State Police now have a new device to help save lives. More than 72 defibrillators were given to officers today. State police say in the near future an additional 80 Units will have the heart saving devices. Earlier this month Lovelace Medical Center and the Heart Hospital of New Mexico Foundation donated $15,000 to the New Mexico State Police to purchase automated defibrillators. They say heart attack victims living in rural areas have a decreased mortality rate with the devices.
By Rosalie Rayburn / Journal Staff Writer
Lovelace Regional Hospital-Roswell is pleased to welcome Daniel J. Freese, DO., to its family. Dr. Freese is board-certified in gastroenterology. He is looking forward to helping expand Lovelace Regional Hospital’s GI services to the Roswell community.
By Deborah Ziff / Journal Staff Writer
Nursing mothers now have a place to donate excess breast milk in Albuquerque for needy babies.
Dar a Luz Birth & Health Center has opened a milk depot, the first and only one in New Mexico, where women can drop off their milk once they’ve passed a screening process.
The milk is sent in dry ice to Mothers’ Milk Bank in Denver where it is stored, pasteurized, processed and dispensed.
Dennis Domrzalski, Reporter- Albuquerque Business First
Ginny McElyea has been at it for 25 years, and at age 90 she’s not about to stop volunteering her time at Lovelace Women’s Hospital.
“I love to be active and it gives me a good feeling. I started [volunteering] after I retired because I wanted to do something,” McElyea said.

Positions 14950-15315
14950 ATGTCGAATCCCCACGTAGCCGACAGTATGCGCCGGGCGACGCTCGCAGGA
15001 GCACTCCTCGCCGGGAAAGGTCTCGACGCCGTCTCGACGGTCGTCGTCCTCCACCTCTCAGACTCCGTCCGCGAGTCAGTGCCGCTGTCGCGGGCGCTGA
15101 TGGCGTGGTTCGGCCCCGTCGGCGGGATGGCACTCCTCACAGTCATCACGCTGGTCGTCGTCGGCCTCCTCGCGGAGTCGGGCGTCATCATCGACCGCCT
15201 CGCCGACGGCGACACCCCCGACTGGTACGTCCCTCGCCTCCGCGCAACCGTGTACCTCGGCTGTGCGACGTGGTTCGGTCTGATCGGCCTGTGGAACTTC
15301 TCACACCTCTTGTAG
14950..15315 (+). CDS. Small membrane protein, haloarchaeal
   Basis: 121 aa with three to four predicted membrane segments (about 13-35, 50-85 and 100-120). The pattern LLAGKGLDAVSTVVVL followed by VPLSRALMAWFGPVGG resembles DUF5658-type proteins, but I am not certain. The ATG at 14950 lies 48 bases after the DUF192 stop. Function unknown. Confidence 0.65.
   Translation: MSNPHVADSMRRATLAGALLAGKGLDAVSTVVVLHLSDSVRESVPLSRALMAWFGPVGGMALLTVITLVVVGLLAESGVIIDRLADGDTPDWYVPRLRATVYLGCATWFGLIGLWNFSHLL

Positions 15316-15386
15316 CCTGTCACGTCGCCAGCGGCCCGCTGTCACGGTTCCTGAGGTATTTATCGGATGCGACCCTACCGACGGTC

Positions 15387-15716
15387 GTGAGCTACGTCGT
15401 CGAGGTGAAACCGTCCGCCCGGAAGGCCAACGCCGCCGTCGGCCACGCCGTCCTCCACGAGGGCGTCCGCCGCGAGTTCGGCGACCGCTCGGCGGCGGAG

McElyea was one of 67 volunteers honored Friday by Lovelace Health System with a luncheon at Sandia Resort and Casino.
Whether you go as a patient, or just to visit one, hospitals can be one of the last places anyone wants to find themselves. But if you end up there you're likely to encounter a volunteer. Lovelace Health System honored those Friday who just want to lend a hand.
90-year-old Ginny McElyea was singled out for all her years of service. Every Thursday for more than two decades she has been a volunteer, and says she has no plans of quitting anytime soon.
"As long as I'm able and as long as I can get to the hospital I'll be there. I love it. And it keeps me busy.
State Police officers Robert Carrejo, left, and Sean Healy demonstrate how to use automated external defibrillators during a news conference at the Heart Hospital of New Mexico on Tuesday. A $15,000 donation from the Heart Hospital of New Mexico Foundation and Lovelace Medical Center will help State Police purchase defibrillators.
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New Mexico State Police Chief Robert Shilling and members of the New Mexico State Police held a press conference on April 9 at Heart Hospital of New Mexico to thank Lovelace Medical Center and the Heart Hospital of New Mexico Foundation for donating $15,000 to purchase batteries and pads for 50 automated external defibrillators (AEDs). Through this donation the state police matched these funds and were able to redeploy 100 AEDs in police vehicles throughout New Mexico. KOB-TV, KOAT-TV, KASA and KLUZ covered the event.
Lovelace Medical Center’s Cancer Care program is the first in the country to have a new technology added to its TomoHD linear accelerator that further minimizes radiation doses to healthy tissue.
The technology called Dynamic Jaws is the most advanced technology on the market today to spare healthy tissue for patients undergoing radiation treatment. The patient will experience fewer side effects and decreased treatment times.
The Associated PressAssociated Press
ALBUQUERQUE, N.M.—A donation from the Heart Hospital of New Mexico Foundation and Lovelace Medical Center will help state police purchase defibrillators.
The $15,000 donation was announced Friday. Police will be presented with a check from the two organizations during a ceremony in Albuquerque on Tuesday.
About the size of a laptop, the devices deliver an electrical current through the chest to the heart to correct a critically irregular heartbeat.